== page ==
It is the most wonderful time of the year – yes, that is Symposium issue time – and the Regulatory Rapporteur editorial team never want to disappoint! The TOPRA Symposium is one of the major annual events for those working in regulatory affairs, and the 2022 Symposium – hosted in association with AGES – was the first since 2019 to be held predominantly face-to-face with only limited access online (the 2020 and 2021 events of course took place wholly virtually due to the COVID-19 pandemic).

Delegates attending in person were able to enjoy the sights of beautiful Vienna – the 2022 Symposium was buzzing with dialogue, the location was great, and there were plenty of opportunities for networking as well as engaging with the programme – even if it wasn’t quite as large as previous face-to-face events, as we build back from COVID-19.

From a veterinary medicines point of view, wishes for a separate space in the conference venue finally came true in 2022. This was the first opportunity for industry and regulators to have faceto-face discussions since the implementation of Regulation 2019/6 this past January, and there were lots of active discussions on what was going well – and not so well. As expected, the presentations at the Veterinary Symposium were largely focused on the impact of the new Regulation, as well as looking ahead to certain secondary legislation and guidelines, with speculation on how these may bring change to the animal health industry in Europe.

Though underpinned by a focus on the new Regulation, the session themes were very varied – ranging from novel therapies and limited market products, to changes to post-marketing procedures and lifecycle management, to new provisions for data protection where MAHs make certain changes to their product licences, and an in-depth look at the relevance of the concept and definition of benefit-risk. VM3 was a delve into the regulation around antimicrobials – always highly relevant in animal health. Change was also a recurring theme across the Medical Devices Symposium, owing to the implementation of the In Vitro Diagnostic Medical Devices Regulation (EU 2017/746) and its impact on clinical trials in particular.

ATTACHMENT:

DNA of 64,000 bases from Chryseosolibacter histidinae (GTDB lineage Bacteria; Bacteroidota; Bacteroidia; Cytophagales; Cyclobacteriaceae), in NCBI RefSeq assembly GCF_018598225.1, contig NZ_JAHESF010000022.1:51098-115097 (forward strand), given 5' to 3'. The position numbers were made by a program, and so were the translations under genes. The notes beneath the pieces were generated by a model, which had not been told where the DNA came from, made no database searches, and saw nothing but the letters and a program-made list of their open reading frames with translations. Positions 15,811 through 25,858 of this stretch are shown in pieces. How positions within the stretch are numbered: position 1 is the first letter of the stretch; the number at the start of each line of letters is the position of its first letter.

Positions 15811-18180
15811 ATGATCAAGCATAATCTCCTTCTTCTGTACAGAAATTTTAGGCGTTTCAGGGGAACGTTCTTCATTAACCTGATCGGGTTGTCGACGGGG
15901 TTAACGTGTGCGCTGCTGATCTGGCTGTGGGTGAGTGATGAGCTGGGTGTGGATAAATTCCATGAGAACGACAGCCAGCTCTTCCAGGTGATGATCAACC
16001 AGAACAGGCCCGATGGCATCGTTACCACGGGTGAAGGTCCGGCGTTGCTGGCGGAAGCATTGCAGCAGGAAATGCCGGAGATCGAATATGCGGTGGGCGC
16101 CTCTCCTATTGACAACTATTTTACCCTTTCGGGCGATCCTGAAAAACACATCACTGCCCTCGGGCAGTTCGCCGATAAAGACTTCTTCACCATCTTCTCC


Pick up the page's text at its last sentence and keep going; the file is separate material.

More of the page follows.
Change can be unsettling and new, innovative processes and procedures can introduce uncertainties. But then we will all start to gather experience and feel more comfortable with the new status quo – and one popular session even focused on continuing to operate on a strategic level in the face of uncertainty, a skill we can all benefit from developing.

As was apparent from the MD sessions, and also the Medicines Symposium, trust and communication is critical as we progress even further towards a global operating environment. There is also now a strong focus on the generation of real-world data and use of real-world evidence – however, this is also not without its challenges, as highlighted in a session with joint contributions from speakers in both the EU and US. Also, as the world starts to fully emerge from the COVID-19 pandemic, it is very apparent to see that both regulators and industry alike are keen to keep pursuing the working practices that were implemented during the last two years – wherever possible, such as hybrid inspections and virtual meetings.

Finally, turning to this year’s annual lecture, given by Greg Perry, of the International Federation of Pharmaceutical Manufacturers and Associations, we were invited to take the opportunity to focus on the potential of reliance in the drug approval process, further building on lessons learned during the pandemic. This would enable more rapid access of patients in those regions without established regulatory frameworks and also those in low- and middle-income countries where access to affordable essential cancer medicines need to be vastly improved, as just one example.

In a world where commercial expectations are very much geared towards EU and US approvals for new medicines in the first instance, this was a grounding message and initiatives such as the African Medicines Agency are very much welcomed so that the industry and regulators across the world can play their role in addressing this imbalance.

The regulatory conference baton is now passed to IFRIMA and Lisbon, Portugal for 2023 – where we look forward to seeing many of our colleagues for more interaction and communication – but not before we make the most of our chance, in the last issue of the year, to wish everyone a very happy and healthy 2023!